This is something I put together for my local library to help demonstrate the abilities of the software program, Blender.
There's going to be a QUITE extensive followup tutorial, for now, there's this.
A rather simple model that can be 3D printed, converted to a paper model, cut out and assembled, or more.
Included here are:
- an animated GIF that covers the steps of creation
- a listing of the printability possibilities of the model created on Shapeways
- (Zipped) the models, (SVG (Inkscape - Free), STL (Blender, 3D model format), PDO (Pepakura format - there's also a free viewer), PDF print, cut, and assemble, PNG print cut and assemble, the Blender file (with the instructions from below).
Step 1: All the Files on This: SVG, STL, Blender, Etc
Step 2: Quick and Dirty...
Cube Star Instructions - for Paper Folding (using Pepakura)
(Use the Scroll bar (middle mouse wheel) on the right to see them all)
1) Add Cube (if it's not already there) - Shift-A Mesh - Cube
2) Tab - Edit
3) Alt - P (Poke)
4) A - Unselect all
5) Right Click on Center Vertex
6) Shift - G / Amount of Adjacent Faces
7) S - Scale
8) Drag mouse to right (Adjust to taste)
9) Left click to complete
10) A - Select all
11) Double tap the 'i' key for Inset
12) Drag mouse to left (Adjust to taste)
13) Left click to complete
14) X - Delete Faces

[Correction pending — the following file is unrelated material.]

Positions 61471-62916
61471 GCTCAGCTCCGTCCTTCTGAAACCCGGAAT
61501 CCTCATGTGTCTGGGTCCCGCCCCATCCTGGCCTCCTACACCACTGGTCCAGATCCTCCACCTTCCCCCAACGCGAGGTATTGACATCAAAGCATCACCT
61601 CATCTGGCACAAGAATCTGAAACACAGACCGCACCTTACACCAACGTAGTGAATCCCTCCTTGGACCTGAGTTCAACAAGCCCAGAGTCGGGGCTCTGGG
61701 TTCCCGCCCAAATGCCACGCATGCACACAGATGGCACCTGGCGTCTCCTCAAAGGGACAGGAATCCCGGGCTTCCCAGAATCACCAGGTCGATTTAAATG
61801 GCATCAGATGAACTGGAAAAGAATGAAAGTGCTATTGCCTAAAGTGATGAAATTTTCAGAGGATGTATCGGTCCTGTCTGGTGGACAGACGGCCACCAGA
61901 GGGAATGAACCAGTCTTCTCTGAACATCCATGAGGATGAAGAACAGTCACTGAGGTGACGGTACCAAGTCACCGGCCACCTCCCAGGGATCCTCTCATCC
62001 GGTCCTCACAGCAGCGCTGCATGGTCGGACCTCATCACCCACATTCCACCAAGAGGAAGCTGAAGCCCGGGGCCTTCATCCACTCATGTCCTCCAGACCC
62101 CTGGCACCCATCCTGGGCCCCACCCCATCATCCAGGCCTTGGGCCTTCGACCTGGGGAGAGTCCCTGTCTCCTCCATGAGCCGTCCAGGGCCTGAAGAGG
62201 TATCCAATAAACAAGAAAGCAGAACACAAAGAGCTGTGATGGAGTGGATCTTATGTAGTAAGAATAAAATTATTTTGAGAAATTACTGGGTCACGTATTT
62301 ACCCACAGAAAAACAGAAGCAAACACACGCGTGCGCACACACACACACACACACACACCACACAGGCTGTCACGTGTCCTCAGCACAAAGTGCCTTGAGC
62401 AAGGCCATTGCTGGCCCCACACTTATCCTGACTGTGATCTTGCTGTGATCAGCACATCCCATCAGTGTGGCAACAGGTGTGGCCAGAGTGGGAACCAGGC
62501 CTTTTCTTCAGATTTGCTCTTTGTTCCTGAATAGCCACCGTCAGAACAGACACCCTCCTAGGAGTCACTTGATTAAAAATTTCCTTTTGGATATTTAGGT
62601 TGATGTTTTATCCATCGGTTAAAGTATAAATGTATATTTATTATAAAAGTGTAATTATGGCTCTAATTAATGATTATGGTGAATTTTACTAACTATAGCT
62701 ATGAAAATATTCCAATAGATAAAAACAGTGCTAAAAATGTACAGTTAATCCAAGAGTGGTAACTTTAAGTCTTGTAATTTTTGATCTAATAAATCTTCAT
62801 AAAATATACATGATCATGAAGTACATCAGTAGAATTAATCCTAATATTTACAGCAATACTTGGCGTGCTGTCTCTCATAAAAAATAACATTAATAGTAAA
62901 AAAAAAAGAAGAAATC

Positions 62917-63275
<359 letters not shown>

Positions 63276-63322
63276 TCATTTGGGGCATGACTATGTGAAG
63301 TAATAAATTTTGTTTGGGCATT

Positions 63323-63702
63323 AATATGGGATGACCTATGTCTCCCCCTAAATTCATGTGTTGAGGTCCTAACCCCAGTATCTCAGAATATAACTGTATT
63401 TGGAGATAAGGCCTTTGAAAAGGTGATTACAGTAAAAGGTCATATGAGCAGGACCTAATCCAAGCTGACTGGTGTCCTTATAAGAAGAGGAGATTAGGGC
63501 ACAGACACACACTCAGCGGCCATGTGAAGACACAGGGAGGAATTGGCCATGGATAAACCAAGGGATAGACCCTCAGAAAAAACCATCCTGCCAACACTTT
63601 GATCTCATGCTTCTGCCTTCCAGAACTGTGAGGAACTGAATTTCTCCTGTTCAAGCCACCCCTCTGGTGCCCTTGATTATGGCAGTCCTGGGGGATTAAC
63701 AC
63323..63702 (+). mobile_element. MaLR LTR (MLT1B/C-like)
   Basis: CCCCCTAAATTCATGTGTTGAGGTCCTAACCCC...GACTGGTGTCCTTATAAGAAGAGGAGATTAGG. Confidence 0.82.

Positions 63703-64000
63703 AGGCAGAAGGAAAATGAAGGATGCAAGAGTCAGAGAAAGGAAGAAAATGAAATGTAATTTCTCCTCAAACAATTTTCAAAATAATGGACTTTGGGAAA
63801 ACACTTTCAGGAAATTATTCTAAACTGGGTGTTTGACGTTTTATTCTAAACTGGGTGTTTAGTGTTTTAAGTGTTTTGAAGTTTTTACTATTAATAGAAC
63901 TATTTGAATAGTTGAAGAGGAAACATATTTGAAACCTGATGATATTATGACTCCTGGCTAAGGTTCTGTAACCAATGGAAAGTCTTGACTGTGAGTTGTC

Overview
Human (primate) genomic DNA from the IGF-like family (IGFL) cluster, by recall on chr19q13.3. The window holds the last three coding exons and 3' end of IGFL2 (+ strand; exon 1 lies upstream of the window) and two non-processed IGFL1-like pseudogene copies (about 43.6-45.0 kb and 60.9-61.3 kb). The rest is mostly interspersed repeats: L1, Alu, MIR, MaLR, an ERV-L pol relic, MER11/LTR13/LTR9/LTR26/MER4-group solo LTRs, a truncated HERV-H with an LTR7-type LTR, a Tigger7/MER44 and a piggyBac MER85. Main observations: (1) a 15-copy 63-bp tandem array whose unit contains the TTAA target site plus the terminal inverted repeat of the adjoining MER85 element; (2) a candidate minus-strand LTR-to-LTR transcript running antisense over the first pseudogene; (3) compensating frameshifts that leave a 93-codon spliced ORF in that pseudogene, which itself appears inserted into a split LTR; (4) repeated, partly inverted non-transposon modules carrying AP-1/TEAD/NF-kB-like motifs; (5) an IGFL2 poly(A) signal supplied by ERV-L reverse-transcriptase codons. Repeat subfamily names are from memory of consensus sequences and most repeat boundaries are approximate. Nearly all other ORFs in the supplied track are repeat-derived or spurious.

15) Tab - Exit Edit (Object Mode)
16) File / Export / STL (stl)
Import into Pepakura and adjust from there
(Finished model is on Layer 2. If you have a 3 wheel mouse, hold down the middle wheel and drag the mouse to view the model from all sides)
NOTE: The difference between this and the 3D print model is that I adjusted the thickness using the Object Modifier (Add Modifier) (Wrench Icon - Properties Menu - Right Hand side of screen) - Solidify (under "Generate)
- Check "Even Thickness"
- Set "Offset" to 0 (zero)
- Adjust thickness (Positive = Outward, Negative = Inward)
- Left mouse Click on "Apply" (or "x" to Cancel)
Adjusted size for printing is 50mm (about 2 in)
Step 3: Of Course, If You'd Rather Print It...
Here's what I got from Shapeways.
And the printability details (see second image).
Step 4: Last Minute - Bonus 3D Print File
From Top Mod (another, less used, crashes a lot, design program, can be worth the trouble some VERY
neat stuff has been done with it. I just did a quick stellation of the cube. I like it because it's a different process
than Blender and one I've had REAL good luck with in 3D printing)
Same thing, different method. slightly different outcome.
It's a Wavefront OBJ file. It will have to be imported into Blender. It will work at Shapeways or MOST other 3D Printing sites.
It'll probably have to be resized up.
And as you might tell from looking at it, it's not a good candidate for paper cutout modeling.